Teachers in our Philadelphia Writing Project network are engaging in inquiries and creating curriculum resources to support civically engaged argument writing in K-12 classrooms.
Our emerging resources draw upon:
In the spring of 2022, we are sharing our works in progress in a webinar series. In fall 2022, we will share curriculum collections developed by teachers in our network.
Our Stances on Teaching Argument Writing
Arguments are all around us.
Students should recognize the many conversations in our communities. Many are already contributing to these ongoing conversations. As teachers, we should cultivate a culture of argument in our classrooms and support students as they civically engage beyond the classroom.
Arguments are not simply pro and con, for and against.
Often, there are multiple perspectives that students should engage with. Recognizing multiple perspectives can help students figure out what others have said in a civic conversation so far, build empathy (Mirra, 2018), and imagine thoughtful ways forward.
Argument writing involves making moves with claims and evidence.
Students should try out moves that other communicators make in an effort to strengthen our own arguments (Graf & Birkenstein, 2021; Harris, 2017). As they try out these moves, students may make them their own.
Our Stances on Teaching with Primary Sources
Members of communities create and share texts across generations for a range of purposes and audiences. In school, we should explore with students how, why, and when those texts were created and also contribute our own texts to what is an ongoing conversation.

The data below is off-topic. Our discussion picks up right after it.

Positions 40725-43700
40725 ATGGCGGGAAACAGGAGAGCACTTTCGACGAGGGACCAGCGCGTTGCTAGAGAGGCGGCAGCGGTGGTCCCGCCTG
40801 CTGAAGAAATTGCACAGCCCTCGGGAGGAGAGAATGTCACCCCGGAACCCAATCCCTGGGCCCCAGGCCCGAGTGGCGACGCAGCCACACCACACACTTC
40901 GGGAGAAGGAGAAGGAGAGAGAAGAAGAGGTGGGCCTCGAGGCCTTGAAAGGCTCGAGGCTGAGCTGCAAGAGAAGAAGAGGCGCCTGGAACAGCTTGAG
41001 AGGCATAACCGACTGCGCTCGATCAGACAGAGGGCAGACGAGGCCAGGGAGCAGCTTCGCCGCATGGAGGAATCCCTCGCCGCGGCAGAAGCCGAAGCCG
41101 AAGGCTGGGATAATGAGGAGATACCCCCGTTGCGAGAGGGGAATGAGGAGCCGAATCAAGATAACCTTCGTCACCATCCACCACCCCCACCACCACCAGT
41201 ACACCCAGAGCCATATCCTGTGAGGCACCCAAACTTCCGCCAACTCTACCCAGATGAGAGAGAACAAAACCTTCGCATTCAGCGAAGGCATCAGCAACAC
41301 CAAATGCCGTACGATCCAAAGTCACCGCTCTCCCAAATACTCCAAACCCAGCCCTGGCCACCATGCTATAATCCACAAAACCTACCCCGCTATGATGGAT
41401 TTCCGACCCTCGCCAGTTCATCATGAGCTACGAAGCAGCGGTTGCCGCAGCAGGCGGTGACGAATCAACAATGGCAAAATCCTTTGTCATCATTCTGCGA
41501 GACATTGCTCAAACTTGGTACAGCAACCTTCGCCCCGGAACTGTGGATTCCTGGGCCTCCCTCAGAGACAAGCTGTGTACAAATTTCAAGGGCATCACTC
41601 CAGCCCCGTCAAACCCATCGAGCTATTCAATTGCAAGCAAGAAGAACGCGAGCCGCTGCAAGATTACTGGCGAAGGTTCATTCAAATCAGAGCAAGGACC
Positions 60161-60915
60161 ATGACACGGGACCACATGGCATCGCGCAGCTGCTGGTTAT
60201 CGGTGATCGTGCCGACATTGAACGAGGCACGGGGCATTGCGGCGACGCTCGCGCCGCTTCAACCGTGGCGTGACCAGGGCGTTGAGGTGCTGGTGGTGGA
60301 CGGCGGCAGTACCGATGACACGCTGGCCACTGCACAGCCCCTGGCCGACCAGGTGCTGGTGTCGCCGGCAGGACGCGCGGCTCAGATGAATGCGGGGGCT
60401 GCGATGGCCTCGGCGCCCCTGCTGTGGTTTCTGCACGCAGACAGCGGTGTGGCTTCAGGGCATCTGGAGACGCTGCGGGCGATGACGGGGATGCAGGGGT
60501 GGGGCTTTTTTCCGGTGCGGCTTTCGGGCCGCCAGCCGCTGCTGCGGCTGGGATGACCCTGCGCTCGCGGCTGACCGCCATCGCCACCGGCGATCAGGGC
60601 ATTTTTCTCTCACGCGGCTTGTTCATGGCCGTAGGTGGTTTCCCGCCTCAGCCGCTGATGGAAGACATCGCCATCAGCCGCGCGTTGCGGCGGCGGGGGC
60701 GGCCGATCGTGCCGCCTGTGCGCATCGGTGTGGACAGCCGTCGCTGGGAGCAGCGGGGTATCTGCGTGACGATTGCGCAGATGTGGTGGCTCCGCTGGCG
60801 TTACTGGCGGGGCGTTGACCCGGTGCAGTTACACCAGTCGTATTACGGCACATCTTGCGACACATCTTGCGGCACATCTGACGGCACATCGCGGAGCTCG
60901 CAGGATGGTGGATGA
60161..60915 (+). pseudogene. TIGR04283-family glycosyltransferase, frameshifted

Reading and rewriting texts (“the word”) is bound up with “reading the world” (Freire, 1983). In school, we should learn alongside students to critically examine and remake our communities.
Digital technologies have opened up opportunities to explore texts from our past that otherwise would have only been available in libraries and archives. In school, we should position students as constructors of knowledge who can learn with these texts as they engage in inquiries.
Collecting, curating, and digitizing the texts available to us was likely shaped by settler colonialism, racism, sexism, and ableism and may not fully represent the range of experiences of members of our communities and their ancestors. In school, we should ensure that students engage with texts created by all of our ancestors (particularly Black, Indigenous, and people of color), texts that show the full range of humanity, including in resistance, joy, and self-determination.
Young people are already actively participating in ongoing, intergenerational dialogue through which they remember, reestablish, and reimagine what makes communities just and joyful. In school, we should recognize students' experiences, expertise, and agency outside of school.
Arshan, N. L. & Park, C. J. (2021). Research brief: SRI finds positive effects of the College, Career, and Community Writer’s Program on student achievement. SRI International. https://www.sri.com/wp-content/uploads/2021/04/C3WP-Scale-Up-Research-Brief-April-2021_Acc.pdf
Friedrich, L., Bear, R., & Fox, T. (2018). For the sake of argument: An approach to teaching evidence-based writing. American Educator, 42(1), 18-40.
Freire, P. (1983). The importance of the act of reading. Journal of Education, 165(1), 5-11.
Graff, G., & Birkenstein, C. (2021). They say, I say: The moves that matter in academic writing (5th ed.). W. W. Norton.
Harris, J. (2017). Rewriting: How to do things with texts. University Press of Colorado.
Mirra, N. (2018). Educating for empathy: Literacy learning and civic engagement. Teachers College Press.
Muhammad, G. (2021). 12 questions to ask when designing culturally and historically responsive curriculum. Association for Middle Level Education. https://www.amle.org/12-questions-to-ask-when-designing-culturally-and-historically-responsive-curriculum
Muhammad, G. (2020). Cultivating genius: An equity framework for culturally and historically responsive literacy. Scholastic.